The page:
by Tracey Stretton, legal consultant, Kroll Ontrack

The
economic downturn has damaged corporate performance and as a
consequence companies are more carefully analysing expenses as budgets
become more constrained. Like other expense centres in a corporation,
the litigation budget is under continual scrutiny. However, as most
general counsel know the risk of litigation and the corresponding cost
of electronic disclosure does not diminish in a downward economy. In
fact, many corporations are facing even more risks today – especially
those in highly regulated and litigious industries such as finance,
banking, pharmaceuticals, transportation and manufacturing. No company,
large or small, is exempt from litigation or from the increasingly
complex conundrum known as electronically stored information (ESI)
disclosure.


Awareness and Policy
Research
commissioned by Kroll Ontrack found there has been a vast growth in ESI
awareness and policy enactment over the past 12 months. This
demonstrates that high profile sanctions cases and education regarding
ESI have been a real wake up call to corporations and their legal
teams. However, UK companies are lagging behind their US counterparts
in their readiness to cope with the risks involved in legal actions,
where huge volumes of computer-stored information plays a crucial role.
Many companies are failing to appreciate the legal and logistical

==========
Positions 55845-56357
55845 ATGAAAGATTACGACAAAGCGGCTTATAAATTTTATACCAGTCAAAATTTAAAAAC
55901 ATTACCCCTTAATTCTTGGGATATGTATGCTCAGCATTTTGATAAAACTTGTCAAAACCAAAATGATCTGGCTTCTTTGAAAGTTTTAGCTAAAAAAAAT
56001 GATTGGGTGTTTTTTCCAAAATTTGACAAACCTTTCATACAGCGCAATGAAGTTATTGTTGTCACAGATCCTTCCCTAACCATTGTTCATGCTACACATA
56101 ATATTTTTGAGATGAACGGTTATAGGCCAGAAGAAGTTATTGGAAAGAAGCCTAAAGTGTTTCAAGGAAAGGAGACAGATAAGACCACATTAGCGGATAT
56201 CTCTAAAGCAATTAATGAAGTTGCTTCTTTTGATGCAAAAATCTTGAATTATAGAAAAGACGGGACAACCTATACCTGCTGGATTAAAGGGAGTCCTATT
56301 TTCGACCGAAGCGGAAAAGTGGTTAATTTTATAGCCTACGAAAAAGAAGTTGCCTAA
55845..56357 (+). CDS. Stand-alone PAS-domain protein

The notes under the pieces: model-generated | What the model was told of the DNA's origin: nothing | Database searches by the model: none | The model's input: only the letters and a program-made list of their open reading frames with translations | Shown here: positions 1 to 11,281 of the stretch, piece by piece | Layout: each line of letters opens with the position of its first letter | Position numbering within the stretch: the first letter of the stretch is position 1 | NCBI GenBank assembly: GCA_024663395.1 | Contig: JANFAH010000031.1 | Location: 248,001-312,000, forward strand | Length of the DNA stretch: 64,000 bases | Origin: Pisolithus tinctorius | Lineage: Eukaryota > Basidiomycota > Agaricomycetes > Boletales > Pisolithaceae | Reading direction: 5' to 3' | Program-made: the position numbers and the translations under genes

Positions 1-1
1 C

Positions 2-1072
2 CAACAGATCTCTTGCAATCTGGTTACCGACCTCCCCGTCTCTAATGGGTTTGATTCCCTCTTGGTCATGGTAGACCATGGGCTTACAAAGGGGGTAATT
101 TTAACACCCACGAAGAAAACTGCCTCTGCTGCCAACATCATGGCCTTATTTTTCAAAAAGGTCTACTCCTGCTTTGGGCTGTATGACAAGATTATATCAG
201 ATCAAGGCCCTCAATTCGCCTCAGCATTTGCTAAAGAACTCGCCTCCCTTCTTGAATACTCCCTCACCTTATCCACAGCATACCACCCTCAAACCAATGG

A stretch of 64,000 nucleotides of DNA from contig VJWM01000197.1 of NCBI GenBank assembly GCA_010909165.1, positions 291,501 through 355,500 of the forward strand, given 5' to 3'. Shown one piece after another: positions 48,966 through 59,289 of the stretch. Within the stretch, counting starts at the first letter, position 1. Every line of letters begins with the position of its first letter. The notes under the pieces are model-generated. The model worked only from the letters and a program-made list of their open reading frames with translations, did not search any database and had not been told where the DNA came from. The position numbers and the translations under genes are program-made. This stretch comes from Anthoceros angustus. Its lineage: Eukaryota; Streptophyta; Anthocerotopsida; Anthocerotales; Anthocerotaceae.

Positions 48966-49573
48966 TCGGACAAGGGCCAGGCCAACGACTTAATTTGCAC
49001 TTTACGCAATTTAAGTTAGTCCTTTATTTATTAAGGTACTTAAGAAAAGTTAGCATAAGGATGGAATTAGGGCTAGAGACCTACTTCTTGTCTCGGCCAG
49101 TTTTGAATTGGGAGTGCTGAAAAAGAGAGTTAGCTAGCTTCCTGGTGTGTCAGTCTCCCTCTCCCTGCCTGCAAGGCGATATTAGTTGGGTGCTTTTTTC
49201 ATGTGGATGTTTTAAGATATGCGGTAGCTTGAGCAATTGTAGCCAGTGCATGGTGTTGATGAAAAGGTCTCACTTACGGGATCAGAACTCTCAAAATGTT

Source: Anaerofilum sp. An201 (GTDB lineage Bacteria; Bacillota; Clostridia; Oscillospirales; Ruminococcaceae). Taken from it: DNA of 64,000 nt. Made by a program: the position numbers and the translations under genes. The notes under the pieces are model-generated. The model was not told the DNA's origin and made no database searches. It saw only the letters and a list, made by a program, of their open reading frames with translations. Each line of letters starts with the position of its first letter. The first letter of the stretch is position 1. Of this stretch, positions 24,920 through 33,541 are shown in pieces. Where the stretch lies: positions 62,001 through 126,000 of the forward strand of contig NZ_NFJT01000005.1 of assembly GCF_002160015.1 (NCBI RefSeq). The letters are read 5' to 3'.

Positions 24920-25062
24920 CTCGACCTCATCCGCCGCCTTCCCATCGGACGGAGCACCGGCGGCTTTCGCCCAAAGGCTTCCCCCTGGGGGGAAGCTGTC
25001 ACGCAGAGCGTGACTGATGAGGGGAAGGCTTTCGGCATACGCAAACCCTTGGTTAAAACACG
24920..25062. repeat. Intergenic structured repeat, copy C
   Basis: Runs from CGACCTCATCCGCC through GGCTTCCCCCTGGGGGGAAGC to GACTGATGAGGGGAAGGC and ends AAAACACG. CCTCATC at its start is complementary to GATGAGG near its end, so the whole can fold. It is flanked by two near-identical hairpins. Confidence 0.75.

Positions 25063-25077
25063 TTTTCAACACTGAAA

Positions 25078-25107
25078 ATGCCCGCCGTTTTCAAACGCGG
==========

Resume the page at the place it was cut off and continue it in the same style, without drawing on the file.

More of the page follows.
issues involved in responding to requests for often sensitive
information from regulatory bodies and ensuring that they can provide
details of anything that qualifies as electronic information.


The
study found that whilst 70% of US companies have policies in place to
deal with ESI in a litigation process (compared with 40% in 2007), only
53% (compared with 43% in 2007) of those in the UK can boast similar
preparedness. Both figures represent an improved awareness of the need
for policy relative to 2007, but they also suggest that the US is still
outstripping the UK. In the UK, policy development is up only 10%
compared to an increase of 30% in the US. The fact that companies in
both the US and the UK are improving their understanding of ESI is
positive, and at the same time very necessary. However, given the
financial crisis, litigation is, for some, an increasingly necessary
option and all companies need to be prepared in order to meet
obligations in terms of data disclosure. 


Responsibility
While
more companies have an ESI readiness policy, there has been a marked
decline in the number of organisations that included top executives in
the policy’s creation and enforcement. This, paired with the fact that
respondents believe the company’s top executives should bear
responsibility if their policy is called into question during
litigation or an investigation, represents a worrying disparity for
organisations.  Furthermore, companies are increasingly looking to IT
departments to shoulder some of the ESI burden.


Though
companies are increasingly looking beyond the boardroom in developing
strategy for ESI, there remains a belief that CEOs and board directors
should ultimately be accountable for shaping policy and its smooth
functioning. This is particularly evidenced in the UK where 54% of
companies say that their CEOs and board directors should be held
accountable if their respective ESI policies result in governmental
fines, court imposed sanctions or reputational damage. This is despite